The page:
Opioid medications provide very effective and reliable pain relief for patients experiencing acute to pain (See Table 1). Pain experienced by patients with renal colic is classified in this manner. Chronic opiate use remains a controversial topic however with very little to no available medical evidence. These medications work on opioid receptors located predominantly in the brain and spinal cord to decrease pain intensity. Opioids are an attractive treatment option for a practitioner due to their clinical predictability, multiple routes of administration (i.e. oral, intravenous, rectal, etc.), and effectiveness in the acute pain setting. Side effects include pruritus, nausea, constipation, urinary retention, sedation, and respiratory depression among others. Other considerations when prescribing opioids include the risk of dependence, abuse, withdrawal and diversion. For this reason, it is important to counsel the patient on opioid safety and risks when initiating opioid therapy for outpatient use. Inpatient opioid administration should be done with careful monitoring, especially in opioid naïve patients. We will explore some of the more commonly used opiates for use in the management of renal colic below.
Common opiates used in renal colic
MSIR, MS Contin, etc.
5–30 mg 4×/day orally
Variable IV dosing
2–4 mg 4×/day
Variable IV dosing
15–60 mg 6×/day
50–150 mg 6×/day
5–10 mg 3–4×/day
50–100 mg 3×/day
5–10 mg 3–4×/day
Morphine is the “gold standard” with regard to opioid medications. All other opioid potencies are compared to that of morphine. It is available in a variety of formulations including intravenous and oral formulations which are the most commonly used for renal colic. For intravenous morphine dosing is typically 2–5 mg to start every 5 min to achieve adequate analgesia. The onset of action is typically 5–10 min. Metabolism is via the liver resulting in active metabolites that are renally excreted. This can result in unwanted accumulation and significant side effects in patients who have impaired renal function due to their renal disease .
Hydromorphone (Dilaudid) is a more potent opioid than morphine with equianalgesic ratios of approximately 1.5 mg of hydromorphone being equivalent to approximately 10 mg of morphine. Dosing is started at 0.2–1 mg intravenously every 2–3 hours. Hydromorphone typically starts working in 5 min but takes 10–20 min to take full effect. Metabolism is via the liver with non-active metabolites excreted by the kidneys. Oral formulations are available for outpatient use but should be reserved for patients who are opioid tolerant and are already on oral hydromorphone .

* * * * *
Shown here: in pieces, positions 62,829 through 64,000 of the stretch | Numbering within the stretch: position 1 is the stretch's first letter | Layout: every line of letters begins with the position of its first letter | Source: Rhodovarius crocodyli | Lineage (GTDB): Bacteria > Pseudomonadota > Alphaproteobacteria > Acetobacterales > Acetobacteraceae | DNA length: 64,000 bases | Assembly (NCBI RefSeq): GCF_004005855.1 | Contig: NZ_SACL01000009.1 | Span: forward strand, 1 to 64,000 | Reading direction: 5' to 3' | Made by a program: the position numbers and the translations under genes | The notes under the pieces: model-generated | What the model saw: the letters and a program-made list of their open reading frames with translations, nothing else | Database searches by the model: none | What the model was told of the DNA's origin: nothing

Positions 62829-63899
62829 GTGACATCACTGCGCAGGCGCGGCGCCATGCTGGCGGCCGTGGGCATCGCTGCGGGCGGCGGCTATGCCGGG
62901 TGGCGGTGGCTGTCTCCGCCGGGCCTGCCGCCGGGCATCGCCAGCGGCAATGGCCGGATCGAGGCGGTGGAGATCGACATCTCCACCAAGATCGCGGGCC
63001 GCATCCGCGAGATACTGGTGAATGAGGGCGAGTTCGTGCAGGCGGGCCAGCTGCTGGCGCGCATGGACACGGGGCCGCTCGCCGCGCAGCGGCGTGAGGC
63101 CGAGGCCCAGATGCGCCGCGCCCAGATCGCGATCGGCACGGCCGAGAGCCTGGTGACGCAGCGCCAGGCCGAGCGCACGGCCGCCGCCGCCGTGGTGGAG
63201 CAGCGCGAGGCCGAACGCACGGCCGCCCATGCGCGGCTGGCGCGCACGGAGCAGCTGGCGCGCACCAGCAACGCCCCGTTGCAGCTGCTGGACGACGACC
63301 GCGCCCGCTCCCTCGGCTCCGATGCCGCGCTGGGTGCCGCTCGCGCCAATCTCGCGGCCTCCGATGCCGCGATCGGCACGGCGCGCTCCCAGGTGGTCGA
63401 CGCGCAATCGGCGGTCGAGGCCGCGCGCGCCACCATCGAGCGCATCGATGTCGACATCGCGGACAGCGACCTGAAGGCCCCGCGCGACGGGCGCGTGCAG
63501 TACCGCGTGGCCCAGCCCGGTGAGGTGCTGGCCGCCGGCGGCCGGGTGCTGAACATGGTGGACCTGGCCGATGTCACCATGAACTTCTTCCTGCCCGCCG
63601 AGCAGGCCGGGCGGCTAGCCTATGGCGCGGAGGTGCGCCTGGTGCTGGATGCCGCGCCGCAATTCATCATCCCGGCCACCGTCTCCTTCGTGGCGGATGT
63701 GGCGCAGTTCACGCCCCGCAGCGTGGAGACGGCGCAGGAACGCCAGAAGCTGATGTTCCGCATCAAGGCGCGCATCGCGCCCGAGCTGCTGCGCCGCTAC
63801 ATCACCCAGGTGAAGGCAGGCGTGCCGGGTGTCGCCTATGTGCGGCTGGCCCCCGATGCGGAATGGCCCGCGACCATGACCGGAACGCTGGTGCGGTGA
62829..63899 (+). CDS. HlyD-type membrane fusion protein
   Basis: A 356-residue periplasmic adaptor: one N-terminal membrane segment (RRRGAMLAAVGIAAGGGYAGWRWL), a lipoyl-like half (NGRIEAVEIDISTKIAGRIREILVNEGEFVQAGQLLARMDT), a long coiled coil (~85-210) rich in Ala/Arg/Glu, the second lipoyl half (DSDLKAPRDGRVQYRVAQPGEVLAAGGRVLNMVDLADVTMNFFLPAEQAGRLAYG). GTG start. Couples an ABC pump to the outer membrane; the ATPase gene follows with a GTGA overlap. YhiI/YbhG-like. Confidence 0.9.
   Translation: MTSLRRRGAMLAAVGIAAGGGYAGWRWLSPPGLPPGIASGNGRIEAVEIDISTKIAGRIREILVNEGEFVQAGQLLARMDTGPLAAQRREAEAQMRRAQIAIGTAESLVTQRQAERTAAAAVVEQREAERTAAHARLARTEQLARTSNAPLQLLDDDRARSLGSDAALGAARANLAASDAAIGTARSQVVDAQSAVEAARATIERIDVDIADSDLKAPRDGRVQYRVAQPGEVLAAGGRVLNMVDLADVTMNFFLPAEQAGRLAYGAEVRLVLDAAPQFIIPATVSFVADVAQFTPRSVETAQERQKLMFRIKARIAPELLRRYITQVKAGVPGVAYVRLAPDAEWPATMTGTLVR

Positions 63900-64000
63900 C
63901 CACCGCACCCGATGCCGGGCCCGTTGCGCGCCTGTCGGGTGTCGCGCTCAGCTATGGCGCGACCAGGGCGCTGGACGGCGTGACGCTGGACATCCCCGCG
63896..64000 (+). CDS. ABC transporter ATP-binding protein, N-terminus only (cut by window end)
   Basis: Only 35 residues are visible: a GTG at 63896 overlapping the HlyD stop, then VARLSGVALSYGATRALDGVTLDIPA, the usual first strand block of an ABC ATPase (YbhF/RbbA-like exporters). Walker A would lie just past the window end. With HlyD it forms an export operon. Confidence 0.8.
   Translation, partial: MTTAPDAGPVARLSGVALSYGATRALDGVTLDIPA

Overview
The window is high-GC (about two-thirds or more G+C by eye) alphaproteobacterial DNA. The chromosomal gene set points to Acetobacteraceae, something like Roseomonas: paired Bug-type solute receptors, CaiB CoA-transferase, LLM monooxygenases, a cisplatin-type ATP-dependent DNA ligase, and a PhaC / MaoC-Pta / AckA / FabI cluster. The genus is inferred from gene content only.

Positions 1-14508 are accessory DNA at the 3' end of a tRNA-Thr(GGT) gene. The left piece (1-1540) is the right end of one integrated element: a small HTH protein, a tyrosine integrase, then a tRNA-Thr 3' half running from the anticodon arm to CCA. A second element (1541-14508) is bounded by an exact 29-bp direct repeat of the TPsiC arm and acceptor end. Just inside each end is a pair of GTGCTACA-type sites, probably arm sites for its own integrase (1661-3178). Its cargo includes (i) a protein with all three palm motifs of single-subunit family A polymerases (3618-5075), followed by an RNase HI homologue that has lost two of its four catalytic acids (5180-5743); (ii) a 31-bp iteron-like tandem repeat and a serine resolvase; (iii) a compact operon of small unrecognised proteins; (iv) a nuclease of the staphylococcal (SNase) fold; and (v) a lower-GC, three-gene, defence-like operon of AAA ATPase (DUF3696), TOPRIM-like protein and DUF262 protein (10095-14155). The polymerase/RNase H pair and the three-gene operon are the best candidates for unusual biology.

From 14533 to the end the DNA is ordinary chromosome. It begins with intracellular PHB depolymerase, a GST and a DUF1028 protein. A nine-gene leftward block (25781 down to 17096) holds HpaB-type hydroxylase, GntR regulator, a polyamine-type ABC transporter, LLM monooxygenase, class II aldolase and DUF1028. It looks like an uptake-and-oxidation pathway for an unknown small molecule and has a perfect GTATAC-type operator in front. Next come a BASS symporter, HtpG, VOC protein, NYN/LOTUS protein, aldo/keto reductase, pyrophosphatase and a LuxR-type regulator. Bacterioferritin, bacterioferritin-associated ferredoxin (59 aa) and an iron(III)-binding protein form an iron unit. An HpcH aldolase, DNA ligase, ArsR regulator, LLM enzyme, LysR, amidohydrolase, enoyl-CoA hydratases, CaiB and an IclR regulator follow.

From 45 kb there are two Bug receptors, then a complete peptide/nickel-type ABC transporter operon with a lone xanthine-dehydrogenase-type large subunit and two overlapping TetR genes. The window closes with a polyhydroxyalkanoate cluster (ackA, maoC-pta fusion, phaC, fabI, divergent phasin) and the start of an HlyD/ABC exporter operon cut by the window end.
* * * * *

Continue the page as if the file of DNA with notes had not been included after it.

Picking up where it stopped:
Meperidine (Demerol) was the first synthetically produced opioid analgesic. It’s use has been falling out of favor in recent years due to its significant side effects. Meperidine is metabolized by the liver to normeperidine. This active metabolite has approximately half of the analgesic effect of meperidine but two to three times the central nervous system effects. In addition, normeperidine has a half-life of 15–30 hours, much longer than the 2.5–4 hours half-life of meperidine. Accumulation of this metabolite can occur with doses greater than 600 mg per day as well as in patients with renal dysfunction. The central nervous system effects can range from irritability and muscle twitching to hallucinations and seizures. For these reasons, along with high abuse potential, it is not recommended that meperidine be used for pain control in the setting of renal colic .
Oxycodone (ex. Roxicodone) commonly prescribed for management of pain and is available in both a pill and as a liquid either by itself, or in combination with acetaminophen (Perocet, Endocet, Roxicet). Onset of action is within 15 min and lasts 3–6 hours. Dosing is typically 5–10 mg every 4–6 hours as needed. It is important to note that patients may want to take higher or more frequent doses but limitations on the maximum amount of acetaminophen (3 g per day in healthy adults) should be taken into account .
Tramadol (Ultram) exhibits weak opioid receptor agonist properties as well as inhibition of the reuptake of norepinephrine and serotonin. Onset of action is within an hour and lasts approximately 9 hours. Typical doses are 50–100 mg every 4–6 hours. Metabolism is via the liver and excreted by the kidneys. For this reason, it is important to remember to reduce the dose in patients with significant renal disease .